Home Office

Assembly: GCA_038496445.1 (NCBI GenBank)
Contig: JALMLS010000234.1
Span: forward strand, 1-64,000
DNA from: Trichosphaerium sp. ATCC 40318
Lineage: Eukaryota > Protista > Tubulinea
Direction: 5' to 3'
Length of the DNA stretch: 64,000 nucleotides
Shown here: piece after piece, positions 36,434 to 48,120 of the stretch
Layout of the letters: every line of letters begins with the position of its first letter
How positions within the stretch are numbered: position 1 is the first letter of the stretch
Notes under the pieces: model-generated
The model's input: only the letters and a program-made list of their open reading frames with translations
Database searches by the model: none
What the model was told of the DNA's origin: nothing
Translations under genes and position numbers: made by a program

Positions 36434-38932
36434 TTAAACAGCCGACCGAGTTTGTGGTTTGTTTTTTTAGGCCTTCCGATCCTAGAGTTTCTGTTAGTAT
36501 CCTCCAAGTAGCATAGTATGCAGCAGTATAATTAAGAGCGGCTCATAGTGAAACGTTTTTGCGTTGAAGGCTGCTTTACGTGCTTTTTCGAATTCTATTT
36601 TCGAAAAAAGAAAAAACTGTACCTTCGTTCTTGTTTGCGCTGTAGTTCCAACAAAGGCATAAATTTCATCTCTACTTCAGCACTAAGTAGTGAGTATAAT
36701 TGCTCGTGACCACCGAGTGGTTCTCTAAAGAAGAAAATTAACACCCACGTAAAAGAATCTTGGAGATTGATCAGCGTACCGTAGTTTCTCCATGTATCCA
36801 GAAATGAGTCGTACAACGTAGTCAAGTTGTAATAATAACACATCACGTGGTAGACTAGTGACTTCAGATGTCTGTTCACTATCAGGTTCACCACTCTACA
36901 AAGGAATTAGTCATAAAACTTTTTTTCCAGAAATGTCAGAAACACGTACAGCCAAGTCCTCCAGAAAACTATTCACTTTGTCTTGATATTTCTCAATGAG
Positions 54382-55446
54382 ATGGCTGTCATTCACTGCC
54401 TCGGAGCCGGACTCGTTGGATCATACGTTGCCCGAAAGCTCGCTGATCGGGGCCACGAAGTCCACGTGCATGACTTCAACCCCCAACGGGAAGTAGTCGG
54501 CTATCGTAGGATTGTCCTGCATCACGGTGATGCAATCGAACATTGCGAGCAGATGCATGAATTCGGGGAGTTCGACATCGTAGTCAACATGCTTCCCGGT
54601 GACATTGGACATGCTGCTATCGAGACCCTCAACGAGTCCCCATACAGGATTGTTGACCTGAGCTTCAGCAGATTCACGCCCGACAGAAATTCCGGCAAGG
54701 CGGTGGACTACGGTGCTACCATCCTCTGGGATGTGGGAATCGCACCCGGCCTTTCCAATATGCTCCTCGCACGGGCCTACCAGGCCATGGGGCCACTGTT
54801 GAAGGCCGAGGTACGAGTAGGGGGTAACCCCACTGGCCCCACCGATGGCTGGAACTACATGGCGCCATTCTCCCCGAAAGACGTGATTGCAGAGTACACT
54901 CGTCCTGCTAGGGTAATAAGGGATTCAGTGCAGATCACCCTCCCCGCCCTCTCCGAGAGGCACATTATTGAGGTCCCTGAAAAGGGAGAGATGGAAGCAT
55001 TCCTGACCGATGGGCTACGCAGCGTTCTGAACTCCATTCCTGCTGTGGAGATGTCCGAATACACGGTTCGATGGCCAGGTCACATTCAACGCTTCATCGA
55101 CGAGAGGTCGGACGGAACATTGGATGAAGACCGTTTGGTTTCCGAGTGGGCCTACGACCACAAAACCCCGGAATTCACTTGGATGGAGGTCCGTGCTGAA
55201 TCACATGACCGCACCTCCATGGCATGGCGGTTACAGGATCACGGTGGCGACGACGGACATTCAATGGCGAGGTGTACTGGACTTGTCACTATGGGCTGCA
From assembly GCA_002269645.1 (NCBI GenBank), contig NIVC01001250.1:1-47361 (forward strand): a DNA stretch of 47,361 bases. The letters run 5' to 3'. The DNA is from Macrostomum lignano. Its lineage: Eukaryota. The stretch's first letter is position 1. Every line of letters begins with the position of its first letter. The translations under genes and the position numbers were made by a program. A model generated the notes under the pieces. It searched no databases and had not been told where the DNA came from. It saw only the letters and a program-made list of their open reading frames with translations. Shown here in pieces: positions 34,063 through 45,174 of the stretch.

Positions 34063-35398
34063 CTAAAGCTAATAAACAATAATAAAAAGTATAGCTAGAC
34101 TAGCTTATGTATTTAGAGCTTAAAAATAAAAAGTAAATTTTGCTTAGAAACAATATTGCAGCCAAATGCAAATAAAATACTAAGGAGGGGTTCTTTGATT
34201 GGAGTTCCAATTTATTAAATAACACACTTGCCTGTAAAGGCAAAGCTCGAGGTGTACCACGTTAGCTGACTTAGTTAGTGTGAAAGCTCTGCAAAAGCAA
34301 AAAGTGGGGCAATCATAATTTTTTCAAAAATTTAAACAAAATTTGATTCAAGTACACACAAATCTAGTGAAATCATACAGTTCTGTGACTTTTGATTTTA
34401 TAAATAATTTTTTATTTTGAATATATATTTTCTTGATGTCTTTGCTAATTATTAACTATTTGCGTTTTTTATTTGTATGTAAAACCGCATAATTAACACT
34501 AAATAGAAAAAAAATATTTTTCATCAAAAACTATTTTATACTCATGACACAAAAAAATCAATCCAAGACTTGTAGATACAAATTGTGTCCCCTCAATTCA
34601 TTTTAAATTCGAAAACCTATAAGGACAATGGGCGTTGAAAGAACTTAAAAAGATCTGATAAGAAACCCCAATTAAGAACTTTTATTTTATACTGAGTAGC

The Home Office is a ministerial department of Her Majesty's Government of the United Kingdom, responsible for immigration and law and order. As such it is responsible for policing in England and Wales and rescue services in England, visas and immigration and the Security Service, it is in charge of government policy on security-related issues such as drugs, counter-terrorism and ID cards. It was responsible for Her Majesty's Prison Service and the National Probation Service, but these have been transferred to the Ministry of Justice; the Cabinet minister responsible for the department is the Home Secretary. The Home Office, considered to be one the Great Offices of State, continues to be known in official papers and when referred to in Parliament, as the Home Department; the Home Office is headed by the Home Secretary, a Cabinet minister supported by the department's senior civil servant, the permanent secretary. As of October 2014, the Home Office comprises the following organisations: National Crime Agency HM Inspectorate of Constabulary Independent Chief Inspector of Borders and Immigration Independent Office for Police Conduct and other oversight bodies Home Affairs Select Committee HM Chief Inspector of Fire Services Border Force HM Passport Office Immigration Enforcement Corporate Services UK Visas and Immigration Police Services Fire and Rescue Services Office for Security and Counter-Terrorism Advisory Council on the Misuse of Drugs Animals in Science Committee Disclosure and Barring Service Gangmasters Licensing Authority Independent Police Complaints Commission Investigatory Powers Tribunal Migration Advisory Committee National DNA Database Ethics Group Office of Surveillance Commissioners Office of the Immigration Services Commissioner Police Advisory Board for England and Wales Police Discipline Appeals Tribunal Police Remuneration Review Body Security Industry Authority Technical Advisory Board A number of functions of the National Policing Improvement Agency were transferred to the Home Office in October 2012, ahead of the future abolition of the agency.